|| Al-Kawakib Al-Durriyya Fi Madh Khayr Al-Bariyya
(The Brilliant Stars in Praising the Best of Mankind), which became
known as the “al-Burda” poem, by Sharaf al-Din Muhammad Al-Busiri is
one of the literary treasures of the Arabic language. It highlights the Prophet's (Sallallahu 'alaihi wa
Sallam) perfections and exalted status in the
of The Lord. It contains some of the rarest pearls on the etiquette of
humility and respect for Sayyidina Rasulullah (Sallallahu 'alaihi wa
It reached unsurpassed fame, where it was taught, copied, distributed, recited, transcribed on mosque walls, memorized, commented on, studied, and considered required reading by countless scholars. The Burda was engraved on the Prophet's mosque in Medina, where it adorned the walls for centuries before being erased by people who could not comprehend it. There is still one line left that has not been removed: “He is the beloved, whose intercession is hoped for....to overrun every terrible horror” (on the day of resurrection)
Al-Busiri was bon in the village of Dalass in Bani-Swaif in southern Egypt in 608h (1213 ad). He memorized the Quran as a child, and moved to Cairo where he was educated in Arabic language and literature, and studied the prophet’s history and the details of his life (Sallallahu 'alaihi wa Sallam). He worked for some years as a “manuscript copier” and civil employee before dedicating all his time to religion and religious education. He was a companion to AbulHasan Al-Shaduli and his successor AbulAbbas Al-Morsy.
He started writing poetry at a very young age, and his poems are full of eloquence, sensitivity, and passion. He is famed for poems praising the prophet (Sallallahu 'alaihi wa Sallam) in which he excelled beyond all who attempted prophet praise literature and Sufi poetry. The name “Burda” means 'mantle' or 'cloak', and has its origin in the following story:
Imam Al-Busiri wrote the Burda during a grave illness. He woke to find half his body paralyzed. His suffering stirred him to write the poem, and he says of his ordeal:Al-Busiri said that when he reached the verse: “The extent of knowledge about him, is that he is human” he had a writer’s block for a long time and could not complete the verse. Then the prophet came to him in a vision or dream and told him: “Mohammed, finish your poem and say: “and that he is the best of all mankind”.”
...I began to contemplate writing a poem in the qasida form, and soon after, I did so as a way of interceding by it with the Messenger of God to God, The Exalted, hoping that he might heal me.
I was repeating it often, singing it, calling upon God through it, and seeking intercession with it. During that time, while sleeping, I saw the Prophet, Sallallahu 'alaihi wa Sallam. He wiped over my face with his blessed hand and thrust upon me his cloak (burda). I immediately got up cured and left my house. No one had heard of my poem nor of my dream.
On the road, I met a poor dervish who approached me and said, "I want you to give me a copy of the poem you wrote in praise of the Prophet, Sallallahu 'alaihi wa Sallam." I responded, "which one?" He said, "The one you wrote during your illness." He recited to me its opening lines and said, "By God, I heard it in a vision last night recited in the presence of God's messenger, Sallallahu 'alaihi wa Sallam. It greatly pleased the prophet, and I saw him thrust his cloak on the one who wrote it!"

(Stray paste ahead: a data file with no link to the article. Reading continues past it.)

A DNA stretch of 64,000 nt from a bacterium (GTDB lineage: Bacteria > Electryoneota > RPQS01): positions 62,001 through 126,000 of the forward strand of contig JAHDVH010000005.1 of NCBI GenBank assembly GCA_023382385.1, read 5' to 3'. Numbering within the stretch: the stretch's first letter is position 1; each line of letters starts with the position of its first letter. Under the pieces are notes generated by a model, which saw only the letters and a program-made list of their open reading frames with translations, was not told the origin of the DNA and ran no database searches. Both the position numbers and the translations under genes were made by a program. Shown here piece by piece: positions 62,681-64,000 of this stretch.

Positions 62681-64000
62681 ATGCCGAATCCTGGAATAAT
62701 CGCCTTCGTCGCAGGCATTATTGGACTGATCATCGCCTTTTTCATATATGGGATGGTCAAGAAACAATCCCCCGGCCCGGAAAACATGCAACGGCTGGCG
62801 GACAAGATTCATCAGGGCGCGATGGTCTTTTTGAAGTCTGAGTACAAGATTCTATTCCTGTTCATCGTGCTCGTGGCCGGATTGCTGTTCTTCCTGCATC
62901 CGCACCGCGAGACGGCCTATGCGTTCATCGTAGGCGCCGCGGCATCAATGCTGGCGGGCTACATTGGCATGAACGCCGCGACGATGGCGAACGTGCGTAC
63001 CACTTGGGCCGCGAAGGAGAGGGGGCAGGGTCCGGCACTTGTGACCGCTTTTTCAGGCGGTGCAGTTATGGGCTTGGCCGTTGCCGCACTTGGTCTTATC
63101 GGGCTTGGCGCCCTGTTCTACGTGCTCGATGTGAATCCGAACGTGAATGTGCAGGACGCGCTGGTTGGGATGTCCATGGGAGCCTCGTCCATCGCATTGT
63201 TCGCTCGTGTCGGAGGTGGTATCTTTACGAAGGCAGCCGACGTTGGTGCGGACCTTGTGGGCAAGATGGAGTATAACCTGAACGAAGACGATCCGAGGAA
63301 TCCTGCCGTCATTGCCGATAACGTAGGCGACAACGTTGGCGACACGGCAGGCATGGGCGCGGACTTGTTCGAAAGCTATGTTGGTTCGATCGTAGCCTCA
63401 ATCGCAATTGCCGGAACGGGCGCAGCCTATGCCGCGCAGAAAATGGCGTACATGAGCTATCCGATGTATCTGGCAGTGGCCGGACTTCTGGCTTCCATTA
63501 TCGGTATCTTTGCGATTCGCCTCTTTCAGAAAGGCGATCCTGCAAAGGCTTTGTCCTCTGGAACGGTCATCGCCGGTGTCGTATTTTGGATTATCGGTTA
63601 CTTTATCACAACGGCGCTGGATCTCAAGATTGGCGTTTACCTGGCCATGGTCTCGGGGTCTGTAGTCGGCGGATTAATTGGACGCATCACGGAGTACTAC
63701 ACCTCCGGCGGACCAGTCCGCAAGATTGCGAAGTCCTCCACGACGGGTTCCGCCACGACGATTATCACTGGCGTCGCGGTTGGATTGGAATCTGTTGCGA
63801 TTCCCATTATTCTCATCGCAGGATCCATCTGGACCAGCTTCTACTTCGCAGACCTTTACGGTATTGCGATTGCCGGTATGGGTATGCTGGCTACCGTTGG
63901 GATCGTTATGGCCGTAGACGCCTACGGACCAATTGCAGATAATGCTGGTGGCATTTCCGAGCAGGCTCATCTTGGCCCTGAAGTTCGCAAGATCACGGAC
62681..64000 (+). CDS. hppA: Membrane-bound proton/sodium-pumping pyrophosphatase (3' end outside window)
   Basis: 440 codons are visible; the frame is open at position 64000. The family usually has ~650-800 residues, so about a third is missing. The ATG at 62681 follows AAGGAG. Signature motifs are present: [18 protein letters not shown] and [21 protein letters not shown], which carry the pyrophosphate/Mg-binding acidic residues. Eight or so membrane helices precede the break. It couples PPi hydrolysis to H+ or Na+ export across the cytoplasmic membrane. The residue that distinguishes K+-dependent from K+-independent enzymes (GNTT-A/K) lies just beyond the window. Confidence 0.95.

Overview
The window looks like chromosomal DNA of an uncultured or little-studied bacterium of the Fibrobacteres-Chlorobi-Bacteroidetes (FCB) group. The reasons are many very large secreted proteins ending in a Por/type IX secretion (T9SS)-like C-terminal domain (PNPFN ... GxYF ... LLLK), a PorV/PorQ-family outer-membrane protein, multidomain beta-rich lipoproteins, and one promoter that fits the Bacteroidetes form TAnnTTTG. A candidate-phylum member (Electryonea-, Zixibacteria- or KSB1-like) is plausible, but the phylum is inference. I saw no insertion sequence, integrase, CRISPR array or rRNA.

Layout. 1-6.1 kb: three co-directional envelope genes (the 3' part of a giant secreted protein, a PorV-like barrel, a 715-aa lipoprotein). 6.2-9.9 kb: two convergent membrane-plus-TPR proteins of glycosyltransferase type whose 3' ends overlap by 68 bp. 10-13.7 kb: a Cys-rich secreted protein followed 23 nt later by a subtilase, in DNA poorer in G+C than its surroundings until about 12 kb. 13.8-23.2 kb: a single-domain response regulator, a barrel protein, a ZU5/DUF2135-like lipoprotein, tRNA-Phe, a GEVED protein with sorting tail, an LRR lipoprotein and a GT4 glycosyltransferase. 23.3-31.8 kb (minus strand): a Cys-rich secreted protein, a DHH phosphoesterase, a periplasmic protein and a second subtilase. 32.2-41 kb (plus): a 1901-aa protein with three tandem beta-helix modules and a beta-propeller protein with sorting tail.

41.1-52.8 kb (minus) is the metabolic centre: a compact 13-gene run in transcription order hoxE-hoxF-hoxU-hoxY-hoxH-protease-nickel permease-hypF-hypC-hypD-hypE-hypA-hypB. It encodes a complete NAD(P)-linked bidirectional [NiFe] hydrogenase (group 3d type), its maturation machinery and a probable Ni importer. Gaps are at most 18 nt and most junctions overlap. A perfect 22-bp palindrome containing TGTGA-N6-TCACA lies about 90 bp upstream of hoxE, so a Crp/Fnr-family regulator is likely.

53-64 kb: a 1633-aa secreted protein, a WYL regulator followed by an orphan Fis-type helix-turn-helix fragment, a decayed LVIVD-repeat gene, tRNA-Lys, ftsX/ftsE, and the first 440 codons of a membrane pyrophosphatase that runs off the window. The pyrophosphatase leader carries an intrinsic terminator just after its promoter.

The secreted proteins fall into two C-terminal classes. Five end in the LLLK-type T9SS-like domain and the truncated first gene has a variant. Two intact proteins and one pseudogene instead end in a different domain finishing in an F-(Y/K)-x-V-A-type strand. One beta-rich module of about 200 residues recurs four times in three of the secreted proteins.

I provided him with a copy, and he began telling others of his vision. Thus its news spread far and wide.
Imam Al-Busiri died in Alexandria on 695 h (1295 ad) at age 87. His grave is well known and is connected to a large mosque where The Burda decorates the walls.
The verse that says: “And the person who is supported by Rasulullah’s aid...will scare lions if they find him in their den” was inscribed on the banner of Prince AbdulQader AlJazairy (1808-1883), the Algerian national hero who fought the French occupation in the 19th century.
The burda is often recited in group readings and chanted and read aloud. It is customary to recite the verse: “O Lord, please send prayers, peace and greetings always forever....upon Your loved one, the best of all mankind” after every verse in the poem.
The pooem is divided into 10 sections of 12-30 verses each. As customary with old Arabic poetry, the introduction must include verses of love and lament. The following sections are dedicated to Warning against desires, praising the prophet (Sallallahu 'alaihi wa Sallam), his birth, his miracles, the Glory of the Quran, the prophet's night Journey, his Jihad, begging The Lord using the prophet, and appealing to The Lord and displaying needs.
The poem is also sometimes called the “meemiyya” or Al-Busiri’s “M” poem, because each verse ends with an “m”. His poems are named, as was the custom of the time, by the ending letter of the verses.
The Burda has several versions in different texts and issues, and the verses in the translation that are not numbered are not present in all versions and/or in the accompanying audio.
Explanation of the Arabic text was referredd to in the book by Hasan Mahmoud (editor) Al-Bagoury: "Al Burda lil Imam Al-Busiri" 2nd edition, Al Adab Bookshop, Cairo, 1993